FATS: THE GOOD, THE BAD, THE UGLY

The media always likes to put things in simplistic terms. They believe that sensationalism sells, and that the public isn’t capable of decreeing the sometimes nuances between things that are sometimes good for us, and other times bad. The case in point; fats. Fats are divided into four categories: saturated, polyunsaturated fats monosaturated, and omega-3 fatty acids.
Omega-3 Fatty Acids: The fats our ancestors ate were predominately omega-3 fatty acids from algae and fish, and monosaturated fat from seeds and nuts. The brain needs omega-3 fatty acids to function. The omega-3 fatty acids from fish are a rich source of peptides that cause the hormone leptin to be secreted. Leptin in the blood signals the brain that we are full and initiates a more rapid burning of calorie.
About 150,000 years ago, the weather turned colder, forcing the last remnants of man off the African savanna and into the Rift valley. There, he discovered a new source of food: shellfish found along the shores of the lakes. These shellfish consumed algae, which gave them a high concentration of algae-rich fats – what we now know as omega-3 fatty acids. These fats accelerated the growth of the frontal cortex, the site of higher thinking in the brain. In just 10,000 years the size of man’s brain in creased by 50%. It was this development that led to modern man conquering the rest of the known world.
New research finds that the healthy omega-3s in shellfish actually block the absorption of dietary cholesterol. Plus, omega-3s keep blood vessel walls flexible, prevent dangerous blood clots and lower the production of artery-clogging LDL cholesterol. Eating any shellfish twice each week can lower the risk of heart disease by 29%.
Monosaturated Fats: found in nuts, avocado, and olive oil, cause the release of the hormone cholecystokinin (CCK), which tells the brain to stop eating
Povunsaturated fats. For decades it was assumed that these fats were good for us; considered the opposite of saturated fats. But, according to Dirk Pearson and Sandy Shaw, Life Extension, polyunsaturated fats are susceptible to auto-oxidation (conversion to a peroxidized, immune-suppressive, clot-promoting, carcinogenic form). They go on to say, “While the cardiovascular disease rate has been increasing in the United States, it has been accompanied by a 37% rise in polyunsaturated fat consumption and only a 7% increase in saturated fat consumption.”
Saturated Fats: The fats we eat are mostly saturated fats that rigger an endorphin release that prolongs the eating process. We normally equate saturated fat with red meat from farm-raised, grain feed cattle. But the lipid profile of free-ranging, organically grown animals is closer to olive oil than it is to penned animals. There are also higher levels of monosaturated fats than saturated or polyunsaturated fats in free-ranging animals.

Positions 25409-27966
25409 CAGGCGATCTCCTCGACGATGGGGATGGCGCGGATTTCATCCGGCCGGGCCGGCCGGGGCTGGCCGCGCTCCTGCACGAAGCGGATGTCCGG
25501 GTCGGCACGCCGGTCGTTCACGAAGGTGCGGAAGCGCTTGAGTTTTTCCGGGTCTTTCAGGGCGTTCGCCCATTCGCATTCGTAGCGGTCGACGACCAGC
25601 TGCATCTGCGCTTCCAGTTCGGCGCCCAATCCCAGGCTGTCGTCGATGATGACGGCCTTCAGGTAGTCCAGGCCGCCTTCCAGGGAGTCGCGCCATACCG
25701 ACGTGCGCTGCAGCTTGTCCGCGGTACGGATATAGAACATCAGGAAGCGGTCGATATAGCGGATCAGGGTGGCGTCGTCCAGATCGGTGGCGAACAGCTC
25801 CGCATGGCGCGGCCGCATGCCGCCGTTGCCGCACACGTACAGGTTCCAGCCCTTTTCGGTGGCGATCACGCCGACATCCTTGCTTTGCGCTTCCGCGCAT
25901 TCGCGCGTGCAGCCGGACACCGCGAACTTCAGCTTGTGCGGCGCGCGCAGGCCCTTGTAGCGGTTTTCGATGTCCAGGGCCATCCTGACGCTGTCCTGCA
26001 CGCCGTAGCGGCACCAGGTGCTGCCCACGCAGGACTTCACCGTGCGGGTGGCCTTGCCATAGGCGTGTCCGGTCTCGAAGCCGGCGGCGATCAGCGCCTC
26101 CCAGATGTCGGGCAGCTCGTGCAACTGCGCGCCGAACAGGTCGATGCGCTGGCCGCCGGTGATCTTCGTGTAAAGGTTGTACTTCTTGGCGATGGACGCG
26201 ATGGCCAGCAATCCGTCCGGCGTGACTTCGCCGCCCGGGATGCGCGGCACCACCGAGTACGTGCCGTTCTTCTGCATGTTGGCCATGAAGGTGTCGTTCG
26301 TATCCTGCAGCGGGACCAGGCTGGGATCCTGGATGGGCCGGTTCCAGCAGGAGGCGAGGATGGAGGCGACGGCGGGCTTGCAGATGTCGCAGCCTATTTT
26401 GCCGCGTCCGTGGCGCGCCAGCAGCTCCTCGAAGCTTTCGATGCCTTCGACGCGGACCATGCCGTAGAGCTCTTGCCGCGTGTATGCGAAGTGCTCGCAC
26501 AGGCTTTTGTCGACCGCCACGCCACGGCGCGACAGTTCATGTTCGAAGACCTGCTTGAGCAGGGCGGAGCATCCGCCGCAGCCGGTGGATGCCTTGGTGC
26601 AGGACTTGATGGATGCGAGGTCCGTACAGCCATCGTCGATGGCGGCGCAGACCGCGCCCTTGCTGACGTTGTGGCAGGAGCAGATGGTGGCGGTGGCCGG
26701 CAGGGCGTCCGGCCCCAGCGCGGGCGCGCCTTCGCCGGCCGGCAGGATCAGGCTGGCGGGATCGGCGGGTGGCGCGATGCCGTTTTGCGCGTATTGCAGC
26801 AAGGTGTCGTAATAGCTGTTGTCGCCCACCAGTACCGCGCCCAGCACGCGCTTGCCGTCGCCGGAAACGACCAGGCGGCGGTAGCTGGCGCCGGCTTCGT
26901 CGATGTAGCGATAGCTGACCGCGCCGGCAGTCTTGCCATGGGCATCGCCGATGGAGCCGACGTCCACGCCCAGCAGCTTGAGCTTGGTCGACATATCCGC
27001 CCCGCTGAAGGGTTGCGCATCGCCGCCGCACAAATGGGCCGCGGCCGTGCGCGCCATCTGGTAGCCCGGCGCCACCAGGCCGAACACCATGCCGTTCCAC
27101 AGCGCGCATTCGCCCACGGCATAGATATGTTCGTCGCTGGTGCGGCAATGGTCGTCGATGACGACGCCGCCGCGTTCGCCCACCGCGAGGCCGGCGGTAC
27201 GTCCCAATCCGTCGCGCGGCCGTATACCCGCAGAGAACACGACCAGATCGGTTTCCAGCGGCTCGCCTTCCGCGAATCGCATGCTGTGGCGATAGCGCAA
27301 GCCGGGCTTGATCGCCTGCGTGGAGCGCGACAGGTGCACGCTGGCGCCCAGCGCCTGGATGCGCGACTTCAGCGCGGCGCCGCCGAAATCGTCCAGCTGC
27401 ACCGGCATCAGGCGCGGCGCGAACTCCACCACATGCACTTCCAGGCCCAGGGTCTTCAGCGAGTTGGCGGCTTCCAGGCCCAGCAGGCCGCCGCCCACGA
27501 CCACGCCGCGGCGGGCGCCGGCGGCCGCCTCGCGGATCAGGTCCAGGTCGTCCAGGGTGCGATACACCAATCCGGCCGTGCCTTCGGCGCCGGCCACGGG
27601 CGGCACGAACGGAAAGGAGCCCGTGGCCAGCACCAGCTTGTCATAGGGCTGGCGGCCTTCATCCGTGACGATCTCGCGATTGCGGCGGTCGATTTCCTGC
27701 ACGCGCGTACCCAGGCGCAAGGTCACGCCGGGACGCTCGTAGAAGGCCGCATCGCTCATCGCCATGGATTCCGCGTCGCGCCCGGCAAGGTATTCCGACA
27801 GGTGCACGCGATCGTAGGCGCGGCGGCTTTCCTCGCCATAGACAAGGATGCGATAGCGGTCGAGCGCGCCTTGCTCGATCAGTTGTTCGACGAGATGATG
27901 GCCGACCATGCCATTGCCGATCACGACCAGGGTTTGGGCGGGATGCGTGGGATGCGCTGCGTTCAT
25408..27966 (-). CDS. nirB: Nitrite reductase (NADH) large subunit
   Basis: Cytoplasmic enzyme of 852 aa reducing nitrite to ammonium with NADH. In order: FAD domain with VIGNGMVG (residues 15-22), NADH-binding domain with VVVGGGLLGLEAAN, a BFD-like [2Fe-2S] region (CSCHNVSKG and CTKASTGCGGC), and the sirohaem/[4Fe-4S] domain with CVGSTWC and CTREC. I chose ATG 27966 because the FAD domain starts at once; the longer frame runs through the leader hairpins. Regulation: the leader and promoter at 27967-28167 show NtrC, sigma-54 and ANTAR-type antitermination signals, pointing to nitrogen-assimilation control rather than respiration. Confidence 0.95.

There are two families of unsaturated fats – the omega 6 fats found mainly in plant-based oils, and the omega-3 fats found in fish, walnuts, and flaxseeds – were in relative balance a century ago. The modern diet now emphasizes omega-6 fats by as much as 25-1. Omega-6 fats encourage inflammation, while omega-3 fats are anti-inflammatory. Some fatty acids are essential fatty acids. Alpha-linolenic acid is an essential omga-3 fatty acid, while linoleic acid is an essential omega-6 fatty acid. But he western diet already includes excessive omega-6 fats. The key to correct the distorted ratio is to in crease the consumption of omega-3 fats from walnuts, seeds, fish, fish oil, flaxseed oil, canola oil, soy, and dark green leaves such as spinach, broccoli, kale, and seaweed.
Trans Fats: Vegetable oil infused with hydrogen is used in thousands of highly processed commercial foods but puts people at risk for heart disease, diabetes, and even muscle wasting. Take nachos, French fries, and cinnamon rolls off the menu. Trans fats are the worst of all. Not only are they poison for your heart but trans fats also add inches to your waste line. In a study published in the American Journal of Clinical Nutrition covering 16,500 men over a period of 9 years, researchers found that for every 2% increase in trans fat intake, men added one-third inch to their waists. Mono and polyunsaturated fats had no effect. Saturated fats seemed to affect total weight, but not the waist. Trans fats also reduce insulin sensitivity, which may contribute to abdominal obesity.
Modern methods of manufacturing cooking oils, margarines, and shortening also create harmful by-products and distorted forms of fat molecules that did not exist in human diets when our digestive processes evolved. The effects of these pathological forms of fat are worsened by frying foods at high temperatures.
But to those who say cut out all or most fats from your diet, a warning. Some fats are essential to our health and well-being. Beneficial fats help in the body’s creation of hormones, phospholipids (used to create the membranes that surround our cells), and prostaglandins (hormone-like substances that control a wide variety of functions, such as platelet stickiness and blood pressure). A major study conducted by Harvard found that nurses who ate at least one ounce of nuts per day had 75% less heart disease that those who did not eat nuts.

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